Nine Entertainment is preparing to turn on its new live streaming and catch-up service 9Now in the next 10 days, Mumbrella understands.
The move comes as Network Ten prepares to expand its live streaming offering with a block of weekday programming from 4:30pm to 7:30pm on Tenplay from today onwards, while I’m a Celebrity Get Me Out of Here will also to be streamed when it launches on February 1.
Nine declined to comment on the 9Now move, however it is understood the replacement of 9Jumpin will launch before the start of the TV ratings years on February 7.
Both are playing catch up with the Seven Network, which has been aggressively promoting the number of live streams on its 7Tennis app this week, ahead of the “imminent” launch of the Oztam Digital Ratings project.
Last year the major Australian TV networks all signalled a shift towards live streaming of terrestrial broadcasts, while they all hope the new hybrid TV and digital metric will give a shot in the arm to declining live TV audiences.
Seven led the charge, launching live streaming to coincide with the Melbourne Cup, which drew 300,000 live streams on the day.
Gone: Nine is set to dump 9Jumpin.
Nine has promised to follow suit junking its catch-up 9Jumpin brand and instead promising to launch 9Now, which will include both catch-up and live streaming, in the first quarter of 2016.
A spokesman for Ten confirmed that the network will be expanding its existing live streaming offering, saying: “We have been live streaming Ten Eyewitness News First At Five and The Project for some time now, plus Studio 10”.
“From 21 January, we will start live streaming The Bold and The Beautiful and Family Feud. From 31 January, we will live stream I’m A Celebrity… Get Me Out Of Here! and I’m A Celebrity… Get Me Out Of Here! NOW.
“The expansion of our live streaming is completely consistent with what Paul Anderson said last year – i.e., we would add more live streaming in a controlled way and test consumer demand.”
Both TV networks will be eager to catch up to Seven which posted strong numbers on live streams with the Australian Open but declined to give more detailed information on the figures.
Clive Dickens, chief digital office of Seven West Media, told Mumbrella that today’s number of 862,000 live streams was not a unique audience, even though it was being promoted alongside its TV audience.
“It is definitely not people – we can’t put people to devices,” said Dickens, arguing that many tennis fans might be watching TV but also monitoring a game online.
“If you have got (people watching) Hewitt on Seven and Tomic on 7Two and Jack Sock online, that’s what people are doing; it is that type of sport.”
Dickens: we are not releasing unique audience numbers.
When asked if Seven had the numbers on the unique devices or registered users Dickens conceded they did, but would not release those figures.
“Yes we do (have them),” he said. “Last year’s number of unique devices across the whole event was 1.2m and we are forecasting to exceed that. We are not going to give daily uniques on that but I’m confident that by the end of the tennis we will be in excess of that.
“We are seeing such an uptick in overall numbers. For example, (Monday) night’s streaming was 100 per cent higher than this time last year.”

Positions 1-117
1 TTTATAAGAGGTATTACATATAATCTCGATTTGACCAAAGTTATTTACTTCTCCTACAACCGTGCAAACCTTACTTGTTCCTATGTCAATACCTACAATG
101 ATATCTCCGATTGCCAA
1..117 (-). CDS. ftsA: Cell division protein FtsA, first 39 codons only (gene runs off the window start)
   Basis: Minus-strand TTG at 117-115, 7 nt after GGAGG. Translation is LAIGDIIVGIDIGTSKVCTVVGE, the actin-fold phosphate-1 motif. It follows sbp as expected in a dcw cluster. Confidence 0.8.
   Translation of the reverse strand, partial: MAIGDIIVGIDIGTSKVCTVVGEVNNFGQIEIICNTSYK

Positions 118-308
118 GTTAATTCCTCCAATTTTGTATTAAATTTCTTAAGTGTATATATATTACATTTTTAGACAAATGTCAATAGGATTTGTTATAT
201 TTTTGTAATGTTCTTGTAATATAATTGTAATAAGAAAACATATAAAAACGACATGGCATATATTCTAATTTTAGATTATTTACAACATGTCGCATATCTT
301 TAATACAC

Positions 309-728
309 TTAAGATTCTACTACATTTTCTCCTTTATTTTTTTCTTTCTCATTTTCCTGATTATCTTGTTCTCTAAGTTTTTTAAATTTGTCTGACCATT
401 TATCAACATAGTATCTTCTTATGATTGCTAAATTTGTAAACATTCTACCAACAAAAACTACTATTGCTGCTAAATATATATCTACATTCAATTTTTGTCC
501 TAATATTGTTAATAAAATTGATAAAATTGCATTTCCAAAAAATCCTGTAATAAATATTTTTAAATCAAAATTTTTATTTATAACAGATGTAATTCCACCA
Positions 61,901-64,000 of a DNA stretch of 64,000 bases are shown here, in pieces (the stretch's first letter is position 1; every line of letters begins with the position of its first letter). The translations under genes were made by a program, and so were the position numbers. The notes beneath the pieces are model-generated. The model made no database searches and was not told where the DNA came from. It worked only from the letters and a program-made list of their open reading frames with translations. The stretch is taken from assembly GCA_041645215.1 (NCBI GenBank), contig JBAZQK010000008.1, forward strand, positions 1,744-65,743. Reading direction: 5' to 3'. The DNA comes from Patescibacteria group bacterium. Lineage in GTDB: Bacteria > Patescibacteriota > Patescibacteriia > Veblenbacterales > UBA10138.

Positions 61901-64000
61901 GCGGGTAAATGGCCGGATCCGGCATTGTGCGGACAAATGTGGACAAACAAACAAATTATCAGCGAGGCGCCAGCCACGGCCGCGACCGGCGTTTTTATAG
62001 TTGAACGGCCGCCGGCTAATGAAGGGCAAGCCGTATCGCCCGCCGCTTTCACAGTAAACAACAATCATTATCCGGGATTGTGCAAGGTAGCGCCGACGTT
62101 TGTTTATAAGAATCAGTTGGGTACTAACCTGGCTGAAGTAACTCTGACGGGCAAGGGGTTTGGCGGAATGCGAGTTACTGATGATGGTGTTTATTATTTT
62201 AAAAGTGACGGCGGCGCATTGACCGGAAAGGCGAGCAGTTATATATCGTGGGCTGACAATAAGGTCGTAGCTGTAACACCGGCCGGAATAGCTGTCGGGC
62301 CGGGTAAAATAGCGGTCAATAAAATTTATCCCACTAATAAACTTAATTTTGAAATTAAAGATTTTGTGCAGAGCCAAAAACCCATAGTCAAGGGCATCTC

While the TV network is being coy on the number of people actually live streaming, Seven’s digital honcho said it is seeing very high audience numbers using mobile devices – particularly iPads/tablets instead of desktop browsers.
“Over 90 per cent of the streams are mobile,” he said. “In terms of the death of the browser we are seeing it here in a big way; rarely have I seen a figure as high as 90 per cent.
“I think consumers sit down and ask ‘which mobile device of mine is going to give me the hybrid experience of mobility, portability and convenience? Ok, I’ll get my iPad out’.
“It is very much a device of choice for video on your lap.”
Dickens also declined to explain what the average time spent viewing was, but did indicate that many viewers were flicking between apps and that it was under five minutes per stream.
“We are not releasing specific data (on time spent) but what I can say is that the app is designed for you to flip around and you can go between up to 18 different courts. Therefore each session time is short and each session time across the whole of last year’s Australian Open was under five minutes.”
Seven also made it clear that its decision to start releasing daily numbers on live streams comes ahead of Oztam’s much-delayed VPM Report, which will give numbers on the size of the viewing audience in digital.
“What we are doing (with tennis) is a precursor. This data is single source,” Dickens said. “It is heading towards this Oztam number, which will come out very soon.”
“What we do know is that as an industry we are seeing more than 8m individual apps or devices feeding into the pre-release (OzTAM VPM) data.
“That’s not 8m Australian or even phones, as if people have multiple catch-up services – phone app, ipad app that counts as three – but we are seeing over 8m unique identifiers a month and that is momentous. Getting that right and being able to have daily reports is critical.”
Oztam had promised to have its first digital data released by late November. This was then moved to December and now into the new year.
A spokeswoman for Oztam confirmed the company is “not far away from launch”.
“OzTAM’s VPM Report is in the final stages of network review, and making sure they are comfortable with the proposed reporting formats,” she said.